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Business

Learning poverty

DEMAND AND SUPPLY - Boo Chanco - The Philippine Star

There is a technocratic way of describing the problem of galloping illiteracy. It is called learning poverty. The World Bank defines learning poverty as being unable to read and understand a simple text by age 10.

And according to the World Bank, learning poverty among 10 year old Filipinos is now at a record high of 90 percent. This means only one in 10 Filipino children can read by this age.

Maybe this is how our political leaders want it… a population of illiterate people they can easily exploit. Even before the pandemic, our elementary and high school pupils have been testing at the bottom of their international peers.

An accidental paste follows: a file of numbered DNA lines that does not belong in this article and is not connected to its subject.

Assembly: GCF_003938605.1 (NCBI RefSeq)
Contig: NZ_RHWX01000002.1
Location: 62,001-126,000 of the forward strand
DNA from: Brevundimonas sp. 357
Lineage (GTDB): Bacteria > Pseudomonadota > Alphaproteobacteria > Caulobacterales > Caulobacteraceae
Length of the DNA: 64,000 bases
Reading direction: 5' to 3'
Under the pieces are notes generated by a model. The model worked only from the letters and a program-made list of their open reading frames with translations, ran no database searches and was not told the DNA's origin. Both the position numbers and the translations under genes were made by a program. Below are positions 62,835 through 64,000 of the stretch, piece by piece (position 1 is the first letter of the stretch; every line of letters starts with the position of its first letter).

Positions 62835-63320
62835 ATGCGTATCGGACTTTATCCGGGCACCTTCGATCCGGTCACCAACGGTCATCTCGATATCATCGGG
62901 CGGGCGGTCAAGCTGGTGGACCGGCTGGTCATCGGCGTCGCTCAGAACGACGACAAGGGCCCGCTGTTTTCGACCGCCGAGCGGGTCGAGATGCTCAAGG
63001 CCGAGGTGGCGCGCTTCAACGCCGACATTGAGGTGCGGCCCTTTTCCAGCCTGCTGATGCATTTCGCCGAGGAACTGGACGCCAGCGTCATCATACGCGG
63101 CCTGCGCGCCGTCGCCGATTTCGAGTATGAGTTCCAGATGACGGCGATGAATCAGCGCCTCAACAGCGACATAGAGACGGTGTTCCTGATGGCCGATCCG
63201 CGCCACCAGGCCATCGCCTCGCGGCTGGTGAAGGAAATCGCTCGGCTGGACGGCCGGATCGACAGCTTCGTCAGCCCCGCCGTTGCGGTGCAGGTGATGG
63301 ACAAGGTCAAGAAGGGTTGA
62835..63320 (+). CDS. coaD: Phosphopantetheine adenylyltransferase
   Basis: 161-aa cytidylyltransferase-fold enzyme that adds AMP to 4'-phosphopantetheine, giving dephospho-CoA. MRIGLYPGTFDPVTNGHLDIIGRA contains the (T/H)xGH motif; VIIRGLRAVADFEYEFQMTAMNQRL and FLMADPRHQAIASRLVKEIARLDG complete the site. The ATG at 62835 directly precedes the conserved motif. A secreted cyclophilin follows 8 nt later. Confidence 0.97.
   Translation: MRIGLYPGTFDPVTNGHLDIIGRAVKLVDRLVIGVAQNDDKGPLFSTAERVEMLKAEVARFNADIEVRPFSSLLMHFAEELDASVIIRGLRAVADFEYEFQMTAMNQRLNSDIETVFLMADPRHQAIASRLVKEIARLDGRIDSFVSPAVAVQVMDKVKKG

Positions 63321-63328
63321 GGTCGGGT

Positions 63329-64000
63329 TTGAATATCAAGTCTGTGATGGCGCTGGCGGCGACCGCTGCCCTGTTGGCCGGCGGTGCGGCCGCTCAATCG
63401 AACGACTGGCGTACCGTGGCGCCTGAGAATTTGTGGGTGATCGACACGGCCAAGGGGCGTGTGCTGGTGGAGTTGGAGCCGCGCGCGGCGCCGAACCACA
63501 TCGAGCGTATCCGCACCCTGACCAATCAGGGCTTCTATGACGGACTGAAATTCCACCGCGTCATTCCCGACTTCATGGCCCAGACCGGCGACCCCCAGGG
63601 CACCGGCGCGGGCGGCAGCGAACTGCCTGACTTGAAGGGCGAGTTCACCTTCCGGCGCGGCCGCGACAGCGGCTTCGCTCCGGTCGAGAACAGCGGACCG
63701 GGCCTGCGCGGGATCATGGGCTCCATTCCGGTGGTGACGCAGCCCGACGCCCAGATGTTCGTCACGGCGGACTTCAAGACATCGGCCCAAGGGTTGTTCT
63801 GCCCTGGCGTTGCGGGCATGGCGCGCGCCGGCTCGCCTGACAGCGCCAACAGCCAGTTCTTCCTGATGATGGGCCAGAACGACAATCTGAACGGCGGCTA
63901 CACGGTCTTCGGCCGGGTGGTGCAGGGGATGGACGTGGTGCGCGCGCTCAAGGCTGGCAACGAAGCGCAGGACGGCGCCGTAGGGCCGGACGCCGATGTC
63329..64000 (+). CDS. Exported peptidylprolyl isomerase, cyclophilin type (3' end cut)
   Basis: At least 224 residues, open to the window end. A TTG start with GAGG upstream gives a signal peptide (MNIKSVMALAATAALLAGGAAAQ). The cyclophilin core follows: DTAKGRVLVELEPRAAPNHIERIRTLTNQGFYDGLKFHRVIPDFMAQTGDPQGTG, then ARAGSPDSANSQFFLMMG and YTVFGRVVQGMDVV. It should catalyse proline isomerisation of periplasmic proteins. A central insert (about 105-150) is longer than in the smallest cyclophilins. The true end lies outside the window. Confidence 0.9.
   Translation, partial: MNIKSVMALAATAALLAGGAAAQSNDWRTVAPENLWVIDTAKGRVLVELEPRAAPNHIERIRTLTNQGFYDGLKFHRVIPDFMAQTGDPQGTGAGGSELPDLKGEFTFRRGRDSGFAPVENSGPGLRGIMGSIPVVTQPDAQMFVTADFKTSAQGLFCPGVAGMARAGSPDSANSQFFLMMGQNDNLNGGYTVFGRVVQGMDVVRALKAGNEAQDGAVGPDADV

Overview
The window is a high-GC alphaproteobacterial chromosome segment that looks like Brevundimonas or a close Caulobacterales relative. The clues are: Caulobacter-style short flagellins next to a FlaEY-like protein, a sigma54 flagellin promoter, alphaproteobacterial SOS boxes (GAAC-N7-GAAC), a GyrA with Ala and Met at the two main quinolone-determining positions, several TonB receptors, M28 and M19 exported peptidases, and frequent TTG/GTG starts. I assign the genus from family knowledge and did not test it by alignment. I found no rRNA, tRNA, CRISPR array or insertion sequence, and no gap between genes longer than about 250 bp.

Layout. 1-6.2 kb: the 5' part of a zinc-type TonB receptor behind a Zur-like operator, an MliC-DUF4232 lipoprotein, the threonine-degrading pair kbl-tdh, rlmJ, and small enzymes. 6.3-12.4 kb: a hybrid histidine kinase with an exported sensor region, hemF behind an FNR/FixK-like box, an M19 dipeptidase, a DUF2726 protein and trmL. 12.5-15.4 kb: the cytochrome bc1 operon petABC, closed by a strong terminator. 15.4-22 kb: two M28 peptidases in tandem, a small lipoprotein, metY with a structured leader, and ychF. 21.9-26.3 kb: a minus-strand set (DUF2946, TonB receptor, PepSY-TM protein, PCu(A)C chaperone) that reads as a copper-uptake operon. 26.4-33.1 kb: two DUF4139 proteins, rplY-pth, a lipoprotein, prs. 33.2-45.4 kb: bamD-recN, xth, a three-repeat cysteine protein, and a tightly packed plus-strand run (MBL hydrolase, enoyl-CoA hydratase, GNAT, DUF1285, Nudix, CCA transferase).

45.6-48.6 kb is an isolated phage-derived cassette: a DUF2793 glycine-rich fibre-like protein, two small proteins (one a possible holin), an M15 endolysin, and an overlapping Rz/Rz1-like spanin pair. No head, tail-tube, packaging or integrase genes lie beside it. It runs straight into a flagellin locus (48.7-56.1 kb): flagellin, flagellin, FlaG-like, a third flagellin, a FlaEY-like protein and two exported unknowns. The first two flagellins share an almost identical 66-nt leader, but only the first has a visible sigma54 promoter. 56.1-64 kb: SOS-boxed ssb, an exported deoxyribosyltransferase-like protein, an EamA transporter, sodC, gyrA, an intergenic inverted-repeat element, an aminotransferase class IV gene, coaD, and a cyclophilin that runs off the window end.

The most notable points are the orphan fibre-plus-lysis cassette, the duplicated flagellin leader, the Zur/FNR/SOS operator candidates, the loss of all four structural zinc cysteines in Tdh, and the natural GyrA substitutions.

A responsible president should have called a national emergency and organized a concerted effort to improve the quality of education. But it was business as usual, and now we are on track to have a fast growing, but illiterate and unemployable future population who will likely remain miserably poor the rest of their lives.

Some educators are understandably worried. Children should be able to read by age 10. How else can they learn math, science, and everything else?

If children cannot read by age 10 they will find it more difficult to catch up. The brain is not as absorptive as they grow older and the same factors that prevented them from learning how to read will still be there.

There are many reasons why children are unable to read by age 10. Poor nutrition since birth has compromised the ability of their brains to absorb learning.